Guest Author - Rebecca Graf
Being able to speak in public is not something everyone can do. And there are few of those that do whose legacy of their oratory skills live for generations after their death. One that stands out for all time is Daniel Webster.
Unfortunately most Americans do not know who Daniel Webster was. They might figure out that he was the early years of the country’s young life, and in that aspect they would be right. Others would guess that he created our dictionary. Not quite so right on that score. It was actually his cousin, Noah Webster, who was the brains behind the dictionary. Daniel Webster was the man with the silver tongue that swayed judges, juries, and the American people during the early 1800’s and helped shape America into what it is today.
Webster was born in 1782 in New Hampshire to a farmer and his wife. He was one of nine children. When the time came to choose a career, Webster chose law. His reputation in his home state won him a seat in Congress in 1813. This was mainly due to his speech protesting the War of 1812 on the stance that it would hurt the New England shipping trade. The war did happen and the shipping trade felt the impact. His passionate stance for his home, won the hearts of the rest of New Hampshire.
He eventually moved to Boston where he became known for several Supreme Court cases. His reputation spread and many yearned to hear him speak even if they did not agree with his stance. He was not shy in his opinions and delivered eloquently.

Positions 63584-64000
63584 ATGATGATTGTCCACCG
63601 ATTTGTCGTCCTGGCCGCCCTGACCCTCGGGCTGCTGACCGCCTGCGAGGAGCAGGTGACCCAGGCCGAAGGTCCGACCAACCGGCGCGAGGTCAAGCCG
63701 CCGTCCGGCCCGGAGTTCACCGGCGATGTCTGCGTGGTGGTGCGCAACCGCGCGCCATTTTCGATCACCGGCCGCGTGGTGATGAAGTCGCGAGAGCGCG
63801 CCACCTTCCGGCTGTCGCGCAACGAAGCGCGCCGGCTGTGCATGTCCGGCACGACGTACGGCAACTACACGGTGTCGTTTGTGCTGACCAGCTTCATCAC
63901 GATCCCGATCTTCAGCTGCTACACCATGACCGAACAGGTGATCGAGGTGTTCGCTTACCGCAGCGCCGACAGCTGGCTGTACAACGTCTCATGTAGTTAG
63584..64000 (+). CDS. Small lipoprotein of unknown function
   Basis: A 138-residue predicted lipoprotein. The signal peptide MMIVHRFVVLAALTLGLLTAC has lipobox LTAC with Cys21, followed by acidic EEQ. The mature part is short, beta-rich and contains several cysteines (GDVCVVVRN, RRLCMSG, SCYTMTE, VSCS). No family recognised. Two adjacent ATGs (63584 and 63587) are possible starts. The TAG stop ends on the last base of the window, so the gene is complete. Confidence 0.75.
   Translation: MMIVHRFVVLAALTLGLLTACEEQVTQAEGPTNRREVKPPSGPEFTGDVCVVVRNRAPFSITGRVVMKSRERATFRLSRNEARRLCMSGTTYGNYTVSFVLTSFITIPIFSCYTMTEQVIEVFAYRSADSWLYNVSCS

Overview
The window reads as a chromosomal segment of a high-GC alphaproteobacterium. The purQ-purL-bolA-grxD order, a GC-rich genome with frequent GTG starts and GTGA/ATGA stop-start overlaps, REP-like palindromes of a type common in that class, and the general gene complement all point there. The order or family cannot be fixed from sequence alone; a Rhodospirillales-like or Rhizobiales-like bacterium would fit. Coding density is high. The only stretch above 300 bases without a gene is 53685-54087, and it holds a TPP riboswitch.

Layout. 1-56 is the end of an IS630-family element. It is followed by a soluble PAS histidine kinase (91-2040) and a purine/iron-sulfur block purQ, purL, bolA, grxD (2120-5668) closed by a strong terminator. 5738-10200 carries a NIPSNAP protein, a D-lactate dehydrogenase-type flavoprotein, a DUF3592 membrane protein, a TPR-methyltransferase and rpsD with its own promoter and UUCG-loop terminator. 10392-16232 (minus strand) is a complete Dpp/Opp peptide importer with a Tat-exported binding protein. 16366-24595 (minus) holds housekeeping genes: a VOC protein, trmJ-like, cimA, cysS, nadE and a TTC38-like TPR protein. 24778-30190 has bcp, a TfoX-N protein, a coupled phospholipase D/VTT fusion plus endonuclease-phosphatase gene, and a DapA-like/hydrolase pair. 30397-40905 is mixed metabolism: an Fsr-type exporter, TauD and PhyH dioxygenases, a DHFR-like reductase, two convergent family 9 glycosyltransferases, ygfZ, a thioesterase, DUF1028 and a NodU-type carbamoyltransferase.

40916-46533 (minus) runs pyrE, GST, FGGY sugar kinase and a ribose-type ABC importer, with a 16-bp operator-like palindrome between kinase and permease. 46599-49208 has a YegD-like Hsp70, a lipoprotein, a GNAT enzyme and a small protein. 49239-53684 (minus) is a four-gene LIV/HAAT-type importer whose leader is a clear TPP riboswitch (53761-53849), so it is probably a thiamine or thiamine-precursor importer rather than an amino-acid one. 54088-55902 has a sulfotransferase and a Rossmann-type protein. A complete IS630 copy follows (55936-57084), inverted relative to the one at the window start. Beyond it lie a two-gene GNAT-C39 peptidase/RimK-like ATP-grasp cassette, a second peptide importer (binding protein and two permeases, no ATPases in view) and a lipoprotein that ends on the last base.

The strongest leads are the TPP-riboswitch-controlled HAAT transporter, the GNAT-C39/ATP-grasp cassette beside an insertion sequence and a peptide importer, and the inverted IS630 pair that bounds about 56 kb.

Webster also served as Secretary of State where he helped shape the north eastern United States. He played a major role in the Webster-Ashburton Treaty (as the name implies) which finalized the border between Maine and New Brunswick that is still in place today.
He used his gift to speak against civil war as the rumbles of unrest began over slavery and states’ rights. He teamed up with many others contemporaries to preserve the Union. Unfortunately, his tongue failed him in that area since it was less than a decade after his death that the first shot was fired in the American Civil War.
In 1852 after running for the presidency three times, Webster fell off his horse and suffered a severe head injury. His death was ruled a result of a cerebral hemorrhage.
Daniel Webster’s speeches are ones that should be read and studied by Americans. They need to be appreciated and not forgotten. Webster used his gift to help America. He wanted it to succeed and prosper and spoke eloquently to achieve that. Thank you, Mr. Webster for not have the fear to speak out.